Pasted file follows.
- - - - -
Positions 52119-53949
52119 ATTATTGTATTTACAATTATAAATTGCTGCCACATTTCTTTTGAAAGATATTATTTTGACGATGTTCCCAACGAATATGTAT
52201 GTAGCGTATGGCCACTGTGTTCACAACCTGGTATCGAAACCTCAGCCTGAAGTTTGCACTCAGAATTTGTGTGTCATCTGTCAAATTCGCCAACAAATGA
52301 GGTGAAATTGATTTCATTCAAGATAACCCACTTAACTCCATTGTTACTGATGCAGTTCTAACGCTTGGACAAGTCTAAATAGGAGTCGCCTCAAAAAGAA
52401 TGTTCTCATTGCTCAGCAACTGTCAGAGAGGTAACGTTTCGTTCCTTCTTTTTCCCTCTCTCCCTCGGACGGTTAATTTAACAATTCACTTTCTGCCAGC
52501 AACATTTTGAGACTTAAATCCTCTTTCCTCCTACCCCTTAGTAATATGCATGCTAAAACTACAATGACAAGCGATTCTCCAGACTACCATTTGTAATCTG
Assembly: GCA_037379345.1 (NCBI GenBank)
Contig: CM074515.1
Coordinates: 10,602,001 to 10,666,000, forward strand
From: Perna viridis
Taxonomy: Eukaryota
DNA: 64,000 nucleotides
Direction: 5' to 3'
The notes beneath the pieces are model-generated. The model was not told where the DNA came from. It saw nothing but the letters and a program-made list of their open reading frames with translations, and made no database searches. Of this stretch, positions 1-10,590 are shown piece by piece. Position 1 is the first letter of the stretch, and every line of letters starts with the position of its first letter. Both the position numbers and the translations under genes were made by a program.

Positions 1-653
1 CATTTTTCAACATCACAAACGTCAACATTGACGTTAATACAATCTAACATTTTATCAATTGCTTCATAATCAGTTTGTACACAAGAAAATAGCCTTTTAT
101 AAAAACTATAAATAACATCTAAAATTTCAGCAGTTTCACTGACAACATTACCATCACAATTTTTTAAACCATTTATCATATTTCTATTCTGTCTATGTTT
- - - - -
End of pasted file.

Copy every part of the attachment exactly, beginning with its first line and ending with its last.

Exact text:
Positions 52119-53949
52119 ATTATTGTATTTACAATTATAAATTGCTGCCACATTTCTTTTGAAAGATATTATTTTGACGATGTTCCCAACGAATATGTAT
52201 GTAGCGTATGGCCACTGTGTTCACAACCTGGTATCGAAACCTCAGCCTGAAGTTTGCACTCAGAATTTGTGTGTCATCTGTCAAATTCGCCAACAAATGA
52301 GGTGAAATTGATTTCATTCAAGATAACCCACTTAACTCCATTGTTACTGATGCAGTTCTAACGCTTGGACAAGTCTAAATAGGAGTCGCCTCAAAAAGAA
52401 TGTTCTCATTGCTCAGCAACTGTCAGAGAGGTAACGTTTCGTTCCTTCTTTTTCCCTCTCTCCCTCGGACGGTTAATTTAACAATTCACTTTCTGCCAGC
52501 AACATTTTGAGACTTAAATCCTCTTTCCTCCTACCCCTTAGTAATATGCATGCTAAAACTACAATGACAAGCGATTCTCCAGACTACCATTTGTAATCTG
Assembly: GCA_037379345.1 (NCBI GenBank)
Contig: CM074515.1
Coordinates: 10,602,001 to 10,666,000, forward strand
From: Perna viridis
Taxonomy: Eukaryota
DNA: 64,000 nucleotides
Direction: 5' to 3'
The notes beneath the pieces are model-generated. The model was not told where the DNA came from. It saw nothing but the letters and a program-made list of their open reading frames with translations, and made no database searches. Of this stretch, positions 1-10,590 are shown piece by piece. Position 1 is the first letter of the stretch, and every line of letters starts with the position of its first letter. Both the position numbers and the translations under genes were made by a program.

Positions 1-653
1 CATTTTTCAACATCACAAACGTCAACATTGACGTTAATACAATCTAACATTTTATCAATTGCTTCATAATCAGTTTGTACACAAGAAAATAGCCTTTTAT
101 AAAAACTATAAATAACATCTAAAATTTCAGCAGTTTCACTGACAACATTACCATCACAATTTTTTAAACCATTTATCATATTTCTATTCTGTCTATGTTT